A three-year pilot project costing £283,521 that involves setting up a brand new service to help former cancer patients left with debilitating long-term side-effects following radical radiotherapy treatment to the pelvic area is to be funded by Rosemere Cancer Foundation.
The nurse-led service, which will be supported by gastroenterology, urology and gynaecology consultants, will work with patients diagnosed with Pelvic Radiation Disease (PRD).
Radiation therapy (radiotherapy) uses high-energy rays to destroy cancer cells. It is used as a curative treatment either alone or in tandem with other forms of treatments in a number of cancers. Among these cancers are cervical, womb and other gynaecological cancers, prostate cancer, bowel and bladder cancers, which all involve radiotherapy to the lower part of the tummy between the hips – the pelvic area.
Sometimes the healthy cells near to the cancer can become damaged and this can lead to a variety of side-effects – symptoms of PRD – as the body heals at the end of treatment.
In severe cases, they include incontinence ranging to other issues affecting the bowels such as diarrhoea, constipation, excessive wind, bloating, tummy cramps and bleeding from the bottom. Depending on the cancer treated, PRD symptoms can also include vaginal bleeding, blood in urine, painful intercourse, erectile dysfunction as well as aching around the pelvis and lower back and swelling in the legs.
Advanced specialist practitioner in the late effects of pelvic radiation Liz Walne, who is leading on the project, explained: “While radiotherapy is becoming increasingly effective as a treatment, for some patients, being cured of cancer can come at a sacrifice to their quality of life.
“For too long, both patients and clinicians have accepted the symptoms of PRD as a trade-off As a result, symptoms are under reported, not properly assessed and mismanaged.”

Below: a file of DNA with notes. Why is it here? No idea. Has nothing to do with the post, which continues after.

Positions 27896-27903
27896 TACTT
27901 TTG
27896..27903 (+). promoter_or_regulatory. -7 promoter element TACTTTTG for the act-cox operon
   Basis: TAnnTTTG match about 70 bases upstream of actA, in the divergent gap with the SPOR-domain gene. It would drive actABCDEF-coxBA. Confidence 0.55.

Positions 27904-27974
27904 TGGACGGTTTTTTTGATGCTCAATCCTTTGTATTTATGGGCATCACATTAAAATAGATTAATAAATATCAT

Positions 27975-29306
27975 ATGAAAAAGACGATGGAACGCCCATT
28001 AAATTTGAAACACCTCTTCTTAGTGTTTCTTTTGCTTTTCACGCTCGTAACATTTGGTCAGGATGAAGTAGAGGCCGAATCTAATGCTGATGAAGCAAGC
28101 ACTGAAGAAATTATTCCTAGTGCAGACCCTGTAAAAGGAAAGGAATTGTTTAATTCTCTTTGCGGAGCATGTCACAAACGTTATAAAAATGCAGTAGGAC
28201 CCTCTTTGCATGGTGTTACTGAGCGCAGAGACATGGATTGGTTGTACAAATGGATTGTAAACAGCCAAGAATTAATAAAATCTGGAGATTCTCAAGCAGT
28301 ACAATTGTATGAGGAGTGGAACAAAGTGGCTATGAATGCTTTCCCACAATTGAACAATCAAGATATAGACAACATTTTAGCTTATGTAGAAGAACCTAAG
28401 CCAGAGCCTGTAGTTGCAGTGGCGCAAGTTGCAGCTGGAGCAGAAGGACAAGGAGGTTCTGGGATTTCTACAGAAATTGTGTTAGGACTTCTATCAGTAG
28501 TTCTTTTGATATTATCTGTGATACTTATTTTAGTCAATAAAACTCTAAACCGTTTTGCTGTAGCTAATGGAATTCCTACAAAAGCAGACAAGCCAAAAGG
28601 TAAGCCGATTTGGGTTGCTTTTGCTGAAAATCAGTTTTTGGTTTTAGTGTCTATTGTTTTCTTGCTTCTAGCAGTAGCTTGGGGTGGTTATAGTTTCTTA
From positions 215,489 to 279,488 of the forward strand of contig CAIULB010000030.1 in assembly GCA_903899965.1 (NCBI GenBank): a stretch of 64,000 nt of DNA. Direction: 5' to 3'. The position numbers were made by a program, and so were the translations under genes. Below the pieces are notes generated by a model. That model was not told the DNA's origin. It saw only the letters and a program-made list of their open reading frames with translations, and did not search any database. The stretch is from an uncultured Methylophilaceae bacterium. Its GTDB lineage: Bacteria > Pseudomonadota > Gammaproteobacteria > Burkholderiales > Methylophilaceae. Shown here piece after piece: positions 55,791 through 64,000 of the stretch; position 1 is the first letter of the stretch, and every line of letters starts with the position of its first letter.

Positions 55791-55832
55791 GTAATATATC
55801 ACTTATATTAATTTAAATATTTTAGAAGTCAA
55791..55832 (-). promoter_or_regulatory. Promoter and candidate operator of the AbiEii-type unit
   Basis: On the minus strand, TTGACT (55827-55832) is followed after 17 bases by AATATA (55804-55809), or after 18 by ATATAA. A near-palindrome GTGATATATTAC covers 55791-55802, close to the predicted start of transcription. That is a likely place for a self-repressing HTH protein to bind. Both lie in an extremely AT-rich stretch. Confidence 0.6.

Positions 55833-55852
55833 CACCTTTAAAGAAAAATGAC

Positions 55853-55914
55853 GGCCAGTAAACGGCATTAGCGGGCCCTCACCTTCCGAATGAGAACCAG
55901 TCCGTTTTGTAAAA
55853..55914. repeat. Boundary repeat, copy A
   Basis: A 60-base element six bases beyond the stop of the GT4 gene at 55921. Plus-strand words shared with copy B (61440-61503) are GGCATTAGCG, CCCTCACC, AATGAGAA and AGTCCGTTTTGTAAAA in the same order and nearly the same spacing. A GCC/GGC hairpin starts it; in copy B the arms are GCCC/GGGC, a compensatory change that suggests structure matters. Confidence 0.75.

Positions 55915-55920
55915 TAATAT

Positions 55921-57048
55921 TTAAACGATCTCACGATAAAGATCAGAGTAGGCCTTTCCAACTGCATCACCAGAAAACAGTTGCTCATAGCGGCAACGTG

Liz continued: “Through our pilot specialist service, our aim is to identify and treat PRD to resolve or improve symptoms and thereby improve quality of life. We want the project to provide a foundation on which to develop a business case for permanent funding for the service, including all relevant trusts, once a better understanding of it is achieved.”
Dan Hill, Rosemere Cancer Foundation’s chief officer, said: “We are proud to support such an important pilot project that is raising awareness of and seeking to treat PRD, a condition that causes much suffering but is often hidden by patients themselves, who are just grateful to be cancer-free.”
All radiotherapy treatment for the whole of Lancashire and South Cumbria is undertaken at Rosemere Cancer Centre, the region’s specialist cancer treatment centre at the Royal Preston Hospital.
Latest figures show that annually, approximately 550 prostate cancer patients receive radical pelvic radiotherapy along with 121 gynaecology patients, 127 bowel cancer patients and 44 bladder cancer patients. It is estimated that half of these 857 patients will develop post-treatment PRD to an extent that it affects their quality of life.
The new service, which will also be based at the Royal Preston Hospital, aims to help not only them but patients suffering with PRD following treatment that may have been many years ago.
Rosemere Cancer Foundation works to bring world class cancer treatments and services to cancer patients from throughout Lancashire and South Cumbria being treated at the region’s specialist cancer treatment centre, Rosemere Cancer Centre at the Royal Preston Hospital, and at another eight local hospital cancer units across the two counties.
The charity funds cutting edge equipment, research, training and other cancer services and therapies that the NHS is unable to afford. For further information on its work, including how to make a donation, visit www.rosemere.org.uk